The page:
PORTLAND, Maine — An attorney representing political consultant Dennis Bailey told a federal judge Friday that his client, who posted an anonymous website criticizing then-gubernatorial candidate Eliot Cutler just weeks before the 2010 election, should have been afforded the same campaign finance exemptions enjoyed by newspapers and television stations.
Assistant Attorney General Phyllis Gardiner — representing the Maine Ethics Commission, which fined Bailey $200 over the site titled “The Cutler Files” — countered in part that because Bailey was being paid as a campaign adviser by two of Cutler’s opponents, the Web publication couldn’t be considered a traditional third-party media outlet.
Gardiner and Zachary Heiden, legal director for the American Civil Liberties Union of Maine in addition to his role representing Bailey, both argued to U.S. District Court Judge Nancy Torresen that ruling against their respective clients would set a dangerous precedent.
Heiden suggested that, because the Internet isn’t explicitly named in the Maine statute exempting newspapers and broadcasters from campaign finance rules, allowing Bailey to be penalized for his website would open the door for the commission to similarly fine the websites associated with traditional outlets where commentaries critical of a given candidate are published.
“It’s a new world,” Heiden told Torresen. “The laws have to keep up with this, and the laws haven’t. The law has to provide new media the same exemptions provided to traditional media.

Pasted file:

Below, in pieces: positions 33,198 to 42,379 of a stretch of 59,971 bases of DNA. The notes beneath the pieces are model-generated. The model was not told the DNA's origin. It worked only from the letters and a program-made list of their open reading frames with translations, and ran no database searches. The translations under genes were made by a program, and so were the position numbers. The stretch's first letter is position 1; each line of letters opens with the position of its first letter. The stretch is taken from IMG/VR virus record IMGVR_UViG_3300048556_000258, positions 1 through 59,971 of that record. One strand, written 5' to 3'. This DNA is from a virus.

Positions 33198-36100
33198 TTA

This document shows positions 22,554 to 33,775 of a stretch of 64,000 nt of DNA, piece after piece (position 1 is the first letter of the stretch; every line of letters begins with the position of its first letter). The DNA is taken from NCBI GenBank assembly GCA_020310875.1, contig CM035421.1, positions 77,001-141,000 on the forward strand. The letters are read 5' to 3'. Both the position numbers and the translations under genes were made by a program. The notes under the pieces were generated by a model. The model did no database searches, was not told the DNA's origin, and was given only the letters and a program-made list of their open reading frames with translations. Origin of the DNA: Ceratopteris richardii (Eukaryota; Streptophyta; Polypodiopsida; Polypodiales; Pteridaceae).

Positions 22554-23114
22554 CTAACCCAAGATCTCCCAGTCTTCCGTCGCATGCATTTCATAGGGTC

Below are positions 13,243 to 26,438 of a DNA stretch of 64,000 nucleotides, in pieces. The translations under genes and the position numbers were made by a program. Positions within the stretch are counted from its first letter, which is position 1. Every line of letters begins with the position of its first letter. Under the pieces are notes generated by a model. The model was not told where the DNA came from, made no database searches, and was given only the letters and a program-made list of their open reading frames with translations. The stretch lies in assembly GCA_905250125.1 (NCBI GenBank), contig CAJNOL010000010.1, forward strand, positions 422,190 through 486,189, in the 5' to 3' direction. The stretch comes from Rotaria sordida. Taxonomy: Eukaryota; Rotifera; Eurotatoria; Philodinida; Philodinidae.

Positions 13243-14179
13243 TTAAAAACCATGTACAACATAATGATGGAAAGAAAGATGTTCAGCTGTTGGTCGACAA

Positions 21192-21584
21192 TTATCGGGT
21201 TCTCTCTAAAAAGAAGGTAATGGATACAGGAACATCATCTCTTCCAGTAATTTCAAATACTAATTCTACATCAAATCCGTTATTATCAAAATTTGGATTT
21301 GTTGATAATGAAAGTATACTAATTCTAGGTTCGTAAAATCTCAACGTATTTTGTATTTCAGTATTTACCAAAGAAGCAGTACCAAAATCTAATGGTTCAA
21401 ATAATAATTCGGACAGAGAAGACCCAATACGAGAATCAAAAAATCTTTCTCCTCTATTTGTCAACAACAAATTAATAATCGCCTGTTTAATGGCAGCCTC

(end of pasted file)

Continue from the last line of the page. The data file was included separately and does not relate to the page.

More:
“This was not campaign material he was publishing,” he later added. “It was news, editorial and commentary.”
Gardiner responded that the commission’s decision to fine Bailey had nothing to do with the fact that the information was published online. Rather, she said, the commission decided to penalize Bailey because he was publishing the information anonymously while he was a paid consultant for opponents of Cutler.
She also argued that the site did not qualify legally as a periodical, because it did not establish a regular pattern of publication — it was launched just before Election Day and ceased publication after the election.
Gardiner said ruling against the commission could pave the way for anonymous websites to be launched to attack candidates before any election, without providing the public the attribution necessary to gauge whether the publisher has a biased agenda.
“Mr. Bailey’s reasons for remaining anonymous here are the very same reasons the public has a right to know,” she told Torresen.
“This is a case about the public’s right to know who’s spending money to influence votes in a candidate election,” Gardiner added. “A press entity engaged in campaign activity doesn’t get the exemption provided to press entities.”
Neither Bailey nor Cutler was present in the courtroom Friday for oral arguments.
Representing case intervenor Cutler, who as an independent lost a close election to Republican Paul LePage in 2010, in court Friday was attorney Melissa Hewey. In her comments to Torresen, Hewey joined Gardiner in highlighting Bailey’s connections to independent candidate Scott Moody and Democrat Rosa Scarcelli, who placed third in her party primary several months before the site was put up.
“This website was published by somebody with his fingers in the Scarcelli campaign, with his fingers in the Moody campaign, and who didn’t want the people involved to be implicated,” Hewey said.
Torresen told the attorneys present she would not give them an estimated time for her ruling in the case.